For another in a long string of beautiful June evenings, Rockport’s Shalin Liu concert hall was packed, and full of high expectations which were certainly met, if not exceeded, by the violin and piano recital of Frank Huang and Gilles Vonsattel in sonatas by Beethoven and Prokofiev.
From the opening notes of Beethoven’s Sonata in F Major Op 24 for Piano and Violin (Spring), we realized we were hearing something special. Gorgeous violin playing and remarkably sensitive piano playing blossomed in every phrase and every movement of this sonata and the two sonatas that followed.
Beginning his second year as Concertmaster of the New York Philharmonic, Huang has a most impressive resumé by any measure. Now 38, he won the 2000 Hannover International Violin Competition and the Naumberg Award in 2003. He joined the Grammy-Award-winning Ying Quartet and within a year won the concertmaster job in Houston (his hometown) Symphony, where he stayed until beginning the Philharmonic job (apparently he held both jobs for one year!). He plays a 1727 Guarneri del Gesù violin that comes with the N.Y. job, and has been playing frequently with Gilles Vonsattel since winning a Naumberg a year apart.
Swiss-born American pianist Gilles Vonsattel is for many good reasons a perennial. He won the Naumberg and Geneva Competitions, was a recipient of an Avery Fisher Career Grant, and Laureate of the 2009 Honens International Piano Competition. He teaches at University of Mass. at Amherst. Vonsattel is gifted both as a soloist and as a chamber musician.
The beguiling, graceful, genial Spring was one of a clutch of eight (of his lifetime ten) sonatas for violin and piano that Beethoven wrote between 1800 and 1805. Popular from the time of its debut, according to scholar and Beethoven biographer Lewis Lockwood, it avoids or minimizes “the abrupt percussive effects found in many of Beethoven’s earlier works… It may be an answer to the critics who refused to believe that he could lure them with the smooth and beautiful as effectively as he could frighten them with the bizarre and unexpected.” Unlike earlier classical sonatas, the musical material is deftly balanced between the two instruments. The duo performed it beguilingly. Throughout, the Huang’s intonation was impeccable, his highest notes dazzling, his temperament ebullient.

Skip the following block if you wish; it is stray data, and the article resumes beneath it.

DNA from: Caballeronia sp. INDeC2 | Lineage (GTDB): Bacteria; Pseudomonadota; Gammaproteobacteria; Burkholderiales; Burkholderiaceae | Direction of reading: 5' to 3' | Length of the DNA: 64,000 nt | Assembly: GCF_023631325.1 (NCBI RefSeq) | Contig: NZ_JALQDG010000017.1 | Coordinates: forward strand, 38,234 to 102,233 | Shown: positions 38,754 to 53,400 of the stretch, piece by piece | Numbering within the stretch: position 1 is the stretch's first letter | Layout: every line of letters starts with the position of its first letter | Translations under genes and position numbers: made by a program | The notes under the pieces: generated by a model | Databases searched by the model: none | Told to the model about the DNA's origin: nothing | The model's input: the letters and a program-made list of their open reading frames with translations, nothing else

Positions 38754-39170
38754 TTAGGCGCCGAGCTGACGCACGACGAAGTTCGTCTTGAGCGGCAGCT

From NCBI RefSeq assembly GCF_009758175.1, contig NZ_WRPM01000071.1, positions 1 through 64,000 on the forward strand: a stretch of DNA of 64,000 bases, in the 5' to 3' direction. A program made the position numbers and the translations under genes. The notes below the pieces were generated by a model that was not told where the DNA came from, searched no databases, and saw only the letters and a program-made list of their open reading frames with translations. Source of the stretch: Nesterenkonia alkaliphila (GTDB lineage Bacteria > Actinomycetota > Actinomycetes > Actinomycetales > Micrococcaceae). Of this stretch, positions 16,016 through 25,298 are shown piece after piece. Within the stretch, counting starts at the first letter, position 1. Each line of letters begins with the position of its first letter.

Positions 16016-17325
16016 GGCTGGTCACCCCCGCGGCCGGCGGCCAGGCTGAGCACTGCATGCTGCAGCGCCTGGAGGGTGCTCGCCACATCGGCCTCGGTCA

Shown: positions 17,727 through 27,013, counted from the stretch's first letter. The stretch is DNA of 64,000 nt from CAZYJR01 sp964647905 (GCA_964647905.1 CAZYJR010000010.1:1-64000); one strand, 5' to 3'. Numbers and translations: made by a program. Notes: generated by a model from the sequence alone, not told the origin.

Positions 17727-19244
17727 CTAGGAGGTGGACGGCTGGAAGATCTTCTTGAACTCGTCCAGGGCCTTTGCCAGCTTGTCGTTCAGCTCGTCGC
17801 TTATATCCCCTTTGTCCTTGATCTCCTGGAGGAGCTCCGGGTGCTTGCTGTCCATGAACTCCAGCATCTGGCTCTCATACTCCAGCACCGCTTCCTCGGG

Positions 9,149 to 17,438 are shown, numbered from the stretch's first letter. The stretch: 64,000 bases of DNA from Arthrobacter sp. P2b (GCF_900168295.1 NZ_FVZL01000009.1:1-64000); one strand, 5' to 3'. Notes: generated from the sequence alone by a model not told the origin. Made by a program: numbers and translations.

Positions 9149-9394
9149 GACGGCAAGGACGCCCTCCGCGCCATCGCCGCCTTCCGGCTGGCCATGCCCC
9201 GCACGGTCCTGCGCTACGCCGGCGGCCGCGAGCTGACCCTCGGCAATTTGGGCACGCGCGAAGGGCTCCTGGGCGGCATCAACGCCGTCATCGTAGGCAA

The setting sun ushered in Prokofiev’s Sonata No. 1 in F Minor, Opus 80 for violin and piano, is as dark as the Spring is bright and joyous. After beginning it in 1938 shortly after Stalin’s “Great Terror” in which many of Prokofiev’s colleagues and friends were murdered or had disappeared into Siberia, the composer set it aside set aside during World War II. By the time Prokofiev returned to the work by the end of the war, he was deeply troubled by the brutality and enormous losses the war had inflicted. Its dedicatee, Ukrainian violinist David Oistrakh premiered it with pianist Lev Oboron in Moscow in October, 1946. Ostrich and pianist Samuil Feinberg performed the first and third movements of this piece at the composer’s funeral.
The well-received sonata won the composer a coveted Stalin Prize in 1947. In a formal condemnation issued in 1948, he, Dmitri Shostakovich, and several other prominent composers were charged with trafficking in “formalist distortions and antidemocratic tendencies” and although Prokofiev tried valiantly to rehabilitate himself, issuing a public mea culpa, his works were officially banned for the next five years until he died—on exactly the same day as Stalin- March 5, 1953. Prokofiev’s last five years were, unsurprisingly, quite miserable. This is music of enormous pathos and pain, and it often seemed as if the violin were close to sobbing. Huang dispatched his haunting trills and pianissimo scales up and down the violin with eerie perfection against the perfectly weighted chords. The chilling, spooky playing in the piano enhanced the mood of music written by a composer who had seen and who knew too much about war and suffering. Prokofiev told Oistrakh that the (violin’s) whispering scales should sound “like the wind in the graveyard,” and reader, they did. An extremely gripping performance.
Beethoven composed his Sonata Op. 47 No. 9 for Piano and Violin, (Kreutzer) (1802-04) largely due to his encounter with the violinist George Bridgetower (1778-1860), a virtuoso of impulsive personality both musically and personally, born in Galicia, the son of an African father and a German mother. In its subtitle, Beethoven mentions that it was written in a style “like that of a concerto.” Beethoven’s biographer Jan Swafford attributes the temporary break-up of Beethoven and Bridgetower as friends and colleagues over what the violinist recalled as “some silly quarrel about a girl,” so the dedication of this A Major Sonata, “an exercise in sustained intensity,” went to Rodolphe Kreutzer, a violinist in the entourage of the French minister, General Bernadotte. Ironically, “what Beethoven did not know was that Rodolphe Kreutzer had no use for Beethoven’s music and apparently never performed the work that made his name immortal. Kreutzer famously told Hector Berlioz that he found the sonata “outrageously unintelligible.” The two men played this piece after intermission minus the formal black jackets they wore for the concert’s first half. In their black pants and black shirts, they blended nicely into the night sky. The whole sonata was simply a marvel to hear; they should have the opportunity to record this whole program.
David Deveau certainly knows how to run a fabulous chamber music festival. Bravo to Deveau and to the whole staff at Rockport who make concert-going such a pleasure. And a groundswell of bravi to Huang and Vonsattel.